I thought I was being extravagant with my beloved Maldon — but, apparently, it is no longer enough simply to sprinkle your salt. Instead, this large, beautiful, hand-crafted Himalayan salt block is to be heated and used for searing, serving or (after a stint in the freezer) as a chilled plate — all while flavouring your food.

The makers suggest placing the block over a low heat on a gas hob and slowly increasing the warmth. I throw on blanched vegetables.

To clean it, you remove residue with a soft brush and damp cloth, then dry with a tea towel.

This is delicious and a brilliant centrepiece for supper. Tastewise, my flakes of sea salt seem saltier, but for sheer excitement I prefer the block.

WINNER: EXPENSIVE

PLAYING KETCHUP


Alice said Black Truffle Ketchup (pictured left) is not as good as Heinz Tomato Ketchup (pictured right) 

Expensive: Black Truffle Ketchup, 200g, £10.95, trufflehunter.co.uk

Cheap: Heinz Tomato Ketchup, 250g, £1.20

This is made from sun-ripened tomatoes, herbs and spices to which black truffles have been added, but chucking truffles into ketchup is messing with perfection. Though I do like the sharpness which sets off the earthiness of the little bits of truffle.

It’s not as good as Heinz, even though the cheap stuff tastes very sweet by comparison.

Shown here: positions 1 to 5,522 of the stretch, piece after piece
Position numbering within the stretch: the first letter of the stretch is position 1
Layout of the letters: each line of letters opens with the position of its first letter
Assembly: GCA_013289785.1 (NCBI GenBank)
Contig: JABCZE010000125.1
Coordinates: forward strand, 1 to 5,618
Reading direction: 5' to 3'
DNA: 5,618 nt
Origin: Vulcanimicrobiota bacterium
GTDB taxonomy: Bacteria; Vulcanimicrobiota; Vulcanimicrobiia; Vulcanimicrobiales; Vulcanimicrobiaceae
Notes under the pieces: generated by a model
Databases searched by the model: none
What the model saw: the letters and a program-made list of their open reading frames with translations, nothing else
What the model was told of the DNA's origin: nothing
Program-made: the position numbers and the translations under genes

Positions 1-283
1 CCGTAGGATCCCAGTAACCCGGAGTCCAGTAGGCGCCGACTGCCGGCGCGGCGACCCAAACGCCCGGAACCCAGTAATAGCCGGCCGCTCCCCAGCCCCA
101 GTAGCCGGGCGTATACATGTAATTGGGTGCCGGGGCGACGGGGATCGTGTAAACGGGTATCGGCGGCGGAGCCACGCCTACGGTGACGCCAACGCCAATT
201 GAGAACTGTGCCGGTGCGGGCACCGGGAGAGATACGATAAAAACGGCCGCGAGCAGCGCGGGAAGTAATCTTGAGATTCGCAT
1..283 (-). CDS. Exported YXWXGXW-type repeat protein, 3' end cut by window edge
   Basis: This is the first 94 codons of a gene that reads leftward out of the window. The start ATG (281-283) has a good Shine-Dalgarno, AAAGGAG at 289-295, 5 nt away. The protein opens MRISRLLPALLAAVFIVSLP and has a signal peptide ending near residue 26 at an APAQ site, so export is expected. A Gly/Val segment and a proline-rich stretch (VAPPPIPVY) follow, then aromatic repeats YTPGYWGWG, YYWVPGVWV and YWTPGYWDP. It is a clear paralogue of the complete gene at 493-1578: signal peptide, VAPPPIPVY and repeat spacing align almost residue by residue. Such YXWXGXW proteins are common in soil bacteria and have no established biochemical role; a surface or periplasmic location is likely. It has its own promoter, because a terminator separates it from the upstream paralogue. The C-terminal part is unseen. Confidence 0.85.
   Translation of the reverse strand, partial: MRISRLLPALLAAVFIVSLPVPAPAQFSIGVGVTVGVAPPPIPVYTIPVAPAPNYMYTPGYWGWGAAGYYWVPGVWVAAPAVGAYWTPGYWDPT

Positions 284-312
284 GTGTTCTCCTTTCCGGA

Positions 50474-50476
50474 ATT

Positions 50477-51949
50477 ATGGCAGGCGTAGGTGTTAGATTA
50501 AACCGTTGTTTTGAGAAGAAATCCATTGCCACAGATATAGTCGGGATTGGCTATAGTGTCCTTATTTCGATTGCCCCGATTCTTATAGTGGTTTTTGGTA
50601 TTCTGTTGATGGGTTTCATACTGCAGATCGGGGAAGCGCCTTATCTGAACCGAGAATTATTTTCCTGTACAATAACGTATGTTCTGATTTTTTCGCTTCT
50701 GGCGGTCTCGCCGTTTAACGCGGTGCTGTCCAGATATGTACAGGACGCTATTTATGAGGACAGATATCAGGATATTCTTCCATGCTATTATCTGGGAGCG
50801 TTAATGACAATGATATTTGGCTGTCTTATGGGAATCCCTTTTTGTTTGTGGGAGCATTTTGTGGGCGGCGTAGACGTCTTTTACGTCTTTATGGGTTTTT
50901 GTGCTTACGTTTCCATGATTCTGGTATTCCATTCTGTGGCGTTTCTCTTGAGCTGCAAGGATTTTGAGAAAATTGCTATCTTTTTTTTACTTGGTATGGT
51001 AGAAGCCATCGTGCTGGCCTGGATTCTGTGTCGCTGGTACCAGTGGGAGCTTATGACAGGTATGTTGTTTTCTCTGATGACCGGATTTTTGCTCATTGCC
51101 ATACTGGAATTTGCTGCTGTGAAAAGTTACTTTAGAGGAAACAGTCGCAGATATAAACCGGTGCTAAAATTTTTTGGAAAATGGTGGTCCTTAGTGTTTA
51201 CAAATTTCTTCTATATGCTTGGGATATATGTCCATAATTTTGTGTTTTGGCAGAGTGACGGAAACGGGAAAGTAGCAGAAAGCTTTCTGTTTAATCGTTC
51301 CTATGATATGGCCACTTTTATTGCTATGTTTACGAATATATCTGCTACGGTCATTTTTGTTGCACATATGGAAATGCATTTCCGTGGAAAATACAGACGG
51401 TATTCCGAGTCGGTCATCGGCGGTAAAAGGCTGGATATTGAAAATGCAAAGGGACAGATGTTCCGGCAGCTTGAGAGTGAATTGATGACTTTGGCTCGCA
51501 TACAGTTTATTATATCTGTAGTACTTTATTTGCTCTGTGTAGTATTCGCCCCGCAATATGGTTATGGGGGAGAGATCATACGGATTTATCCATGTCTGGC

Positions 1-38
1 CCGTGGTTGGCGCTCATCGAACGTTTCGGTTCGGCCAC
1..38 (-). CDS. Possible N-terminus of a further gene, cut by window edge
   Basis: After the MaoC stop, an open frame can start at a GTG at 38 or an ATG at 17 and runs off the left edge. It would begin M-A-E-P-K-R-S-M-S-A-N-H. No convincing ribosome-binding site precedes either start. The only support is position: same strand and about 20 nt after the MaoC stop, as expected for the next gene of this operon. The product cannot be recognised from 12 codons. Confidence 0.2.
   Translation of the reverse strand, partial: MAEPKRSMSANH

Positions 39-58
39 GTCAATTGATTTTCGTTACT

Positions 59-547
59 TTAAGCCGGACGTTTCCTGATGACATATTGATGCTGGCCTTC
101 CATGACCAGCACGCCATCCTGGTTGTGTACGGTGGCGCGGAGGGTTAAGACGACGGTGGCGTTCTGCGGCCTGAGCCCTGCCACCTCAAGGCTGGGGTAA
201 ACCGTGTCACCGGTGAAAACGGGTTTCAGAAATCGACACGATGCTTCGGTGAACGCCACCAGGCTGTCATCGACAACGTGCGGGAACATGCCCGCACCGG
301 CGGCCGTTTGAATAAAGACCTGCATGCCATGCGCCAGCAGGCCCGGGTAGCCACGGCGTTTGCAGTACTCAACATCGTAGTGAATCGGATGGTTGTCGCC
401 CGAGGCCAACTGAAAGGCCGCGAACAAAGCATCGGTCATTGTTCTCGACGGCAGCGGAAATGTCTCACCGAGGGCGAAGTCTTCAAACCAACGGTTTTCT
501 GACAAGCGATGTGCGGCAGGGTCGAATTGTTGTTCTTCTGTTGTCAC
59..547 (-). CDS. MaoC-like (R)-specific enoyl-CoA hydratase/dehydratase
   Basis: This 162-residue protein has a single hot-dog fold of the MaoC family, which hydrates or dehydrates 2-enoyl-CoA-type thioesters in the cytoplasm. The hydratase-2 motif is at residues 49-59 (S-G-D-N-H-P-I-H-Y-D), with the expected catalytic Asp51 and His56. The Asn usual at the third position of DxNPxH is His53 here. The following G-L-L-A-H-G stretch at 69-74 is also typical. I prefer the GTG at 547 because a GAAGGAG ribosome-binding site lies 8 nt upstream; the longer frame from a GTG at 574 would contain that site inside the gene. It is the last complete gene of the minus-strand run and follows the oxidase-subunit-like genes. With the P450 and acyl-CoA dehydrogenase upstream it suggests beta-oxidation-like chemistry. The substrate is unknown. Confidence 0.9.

WINNER: CHEAP

PEP UP YOUR MEALS


Alice said Terre Exotique Red Kampot Pepper (pictured left) is delicious, where as her usual pepper is less subtle in taste 

Expensive: Terre Exotique Red Kampot Pepper, 250g, £57.50, souschef.co.uk

Cheap: Cook with M&S Black Peppercorns, 100g, £2.40

Kampot pepper is sometimes called the king of pepper. It looks like small, shrivelled raisins. Picked when very ripe, they have a thin, fermented layer on the skin, like grapes before they’re made into wine. It’s sweeter-smelling than normal varieties, and the fragrance translates into a soft peppery taste, with a delicate, sweet crunchiness and a sharp, hot after-taste. It is delicious on tomatoes with olive oil.

My usual pepper is less subtle in taste. I am charmed by the Kampot ones, and the bag will last me at least a few years.

WINNER: EXPENSIVE

AVO MAYO


Alice said Hunter & Gather 100 per cent Avocado Oil Mayonnaise (pictured left) is delicious and tastes a little like salad cream, but she will still buy Hellmann’s Real Mayonnaise (pictured right) for her children 

Expensive: Hunter & Gather 100 per cent Avocado Oil Mayonnaise, £14.29 for 630g, hunterandgatherfoods.com

Cheap: Hellmann’s Real Mayonnaise, 600g, £2.50

It’s hard to imagine anything beating our normal, creamy Hellmann’s mayo, which I buy in bulk because we eat so much of it. This posh mayo contains only four ingredients: avocado oil, egg yolk, apple cider vinegar and pink salt.

When I make a cheese and mayonnaise sandwich, I realise it also tastes a little like salad cream, and I think it’s delicious.

I am astonished to report that I prefer it to classic Hellmann’s, though I’ll still be buying that for the children.

WINNER: EXPENSIVE

Ridiculous No 55, sublimebutter.com; other Sublime butters at farmison.com